But back to having your doctor ignore you. Do they give a secret, yet very popular course in medical school titled “Women patients are hysterical nutcases who you should ignore?” There are so many ways to ignore us. There’s the “pat them on the back” paternalistic approach. There’s the “treat any woman who needs a medication you don’t like prescribing as a drug abuser” method. And there’s the “don’t even listen, just do whatever you always do modus operandi.

Remember to notche is back when men show up with identical symptoms. Men are obviously not hysterics even if they have the same symptoms and sometimes, they don’t take being ignored nearly as well as women do.

Why DO we accept it? Why, when I knew this medication was making me sick, did I keep using it? Why did I assume that these doctors knew more than I did? Was it a lifetime of being ignored to the point where I expected to be ignored?

I don’t have a sensible answer, but in the “abuse to women” column, I think it’s time to add “doctors.” Men AND women!

Categories: #Health, #Medicare, #Photography, Anecdote, Heart, Medical humor, medication, UMass Memorial

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10 replies

  1. You and I grew up in a generation when Doctors, Lawyers, Principals, or any man in charge, was right, and we should follow their direction. Thank goodness today we have Google and can come up with intelligent questions to ask at an appointment and can look up the side effects of prescription meds because sometimes the side effects are worse than the original medical issue. I really don’t care where these young doctors come from as long as they have a solid education AND they speak English that I can understand. That seems to be a major stumbling block today – understanding because of accent.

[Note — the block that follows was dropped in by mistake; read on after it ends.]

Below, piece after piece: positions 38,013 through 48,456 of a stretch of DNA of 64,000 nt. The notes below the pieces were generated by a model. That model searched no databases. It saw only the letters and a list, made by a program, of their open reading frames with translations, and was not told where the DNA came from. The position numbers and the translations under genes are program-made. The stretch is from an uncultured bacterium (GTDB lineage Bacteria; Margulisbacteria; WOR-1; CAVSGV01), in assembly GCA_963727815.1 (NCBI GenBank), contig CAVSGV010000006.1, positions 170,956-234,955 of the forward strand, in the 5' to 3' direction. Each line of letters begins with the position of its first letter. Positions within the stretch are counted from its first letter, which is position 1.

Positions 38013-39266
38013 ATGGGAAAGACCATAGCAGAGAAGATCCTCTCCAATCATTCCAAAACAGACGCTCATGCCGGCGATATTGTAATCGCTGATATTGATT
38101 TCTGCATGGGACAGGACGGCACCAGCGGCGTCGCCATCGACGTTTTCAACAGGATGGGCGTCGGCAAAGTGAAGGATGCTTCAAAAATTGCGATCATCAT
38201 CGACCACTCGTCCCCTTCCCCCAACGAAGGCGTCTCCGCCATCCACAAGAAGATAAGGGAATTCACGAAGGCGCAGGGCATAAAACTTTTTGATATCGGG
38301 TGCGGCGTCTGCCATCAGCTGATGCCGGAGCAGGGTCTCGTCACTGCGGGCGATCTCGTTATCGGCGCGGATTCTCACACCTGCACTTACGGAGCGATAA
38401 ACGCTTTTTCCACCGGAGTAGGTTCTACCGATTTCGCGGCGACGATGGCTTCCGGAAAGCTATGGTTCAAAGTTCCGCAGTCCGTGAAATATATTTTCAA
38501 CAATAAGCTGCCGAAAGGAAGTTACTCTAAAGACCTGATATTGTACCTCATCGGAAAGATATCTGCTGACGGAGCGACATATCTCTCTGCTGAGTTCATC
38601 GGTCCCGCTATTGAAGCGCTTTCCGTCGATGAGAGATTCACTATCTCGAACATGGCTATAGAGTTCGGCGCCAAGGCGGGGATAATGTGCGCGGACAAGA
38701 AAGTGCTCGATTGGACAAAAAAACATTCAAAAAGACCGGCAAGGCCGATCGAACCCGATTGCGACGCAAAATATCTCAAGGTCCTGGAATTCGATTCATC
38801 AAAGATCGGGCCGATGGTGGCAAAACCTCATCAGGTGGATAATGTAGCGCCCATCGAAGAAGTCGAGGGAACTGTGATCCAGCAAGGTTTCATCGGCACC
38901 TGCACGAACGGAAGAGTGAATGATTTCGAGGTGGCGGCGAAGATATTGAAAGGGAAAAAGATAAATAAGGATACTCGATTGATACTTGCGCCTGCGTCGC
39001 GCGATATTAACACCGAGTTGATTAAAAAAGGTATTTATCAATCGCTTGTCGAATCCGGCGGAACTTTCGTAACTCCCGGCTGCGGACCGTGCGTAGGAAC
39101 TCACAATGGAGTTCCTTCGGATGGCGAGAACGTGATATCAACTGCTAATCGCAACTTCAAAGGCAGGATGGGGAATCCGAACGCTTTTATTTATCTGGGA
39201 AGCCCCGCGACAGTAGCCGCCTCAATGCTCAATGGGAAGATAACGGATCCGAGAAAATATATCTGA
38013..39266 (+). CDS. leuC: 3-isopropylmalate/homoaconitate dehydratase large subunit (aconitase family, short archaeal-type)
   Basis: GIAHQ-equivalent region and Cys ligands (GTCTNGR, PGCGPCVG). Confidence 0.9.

2. I found that the only doctors that seem to take me seriously were Asian., some East Indians as well. One even took the time to research a supplement I was taking to determine if there was some legitimacy to its claim. His answer was that, “It wan’t hurting and my test results were good,” so he had no objections.


    • My doctor — our CURRENT doctor (American, third gen MD — is also great. He has done considerable research to try to both keep me alive AND in a lot less pain. I have had some doctors in the past who were horrific. They came from every possible background including Chinese, Pakistani, Indian (not ours) and American. They really DO ignore women. Even after all the supposed progress, they haven’t gotten it through their flakey heads that women are people.


  3. I am lucky to have good doctors now, but that wasn’t always the case, as I mentioned when trying to get my migraines treated in the 1980s. The doctors I saw were awful! And so condescending! I think it’s been a cultural habit not to question doctors and assume they’re all gods ~ my parents were like this and it drove me nuts. But now we the internet we can double and triple check the info we’re given, and I don’t mean on youtube conspiracy sites 😜


    • I agree. I always look up every prescription I get just because my body isn’t everybody’s body. My mother was the opposite. She was afraid of doctors and hospitals. In her young world, people went into a hospital and you never saw them again, It took her until her last bunch of years to trust anyone in the medical profession.

      Liked by 1 person

  4. Over here it’s not like that. All my doctors take me seriously.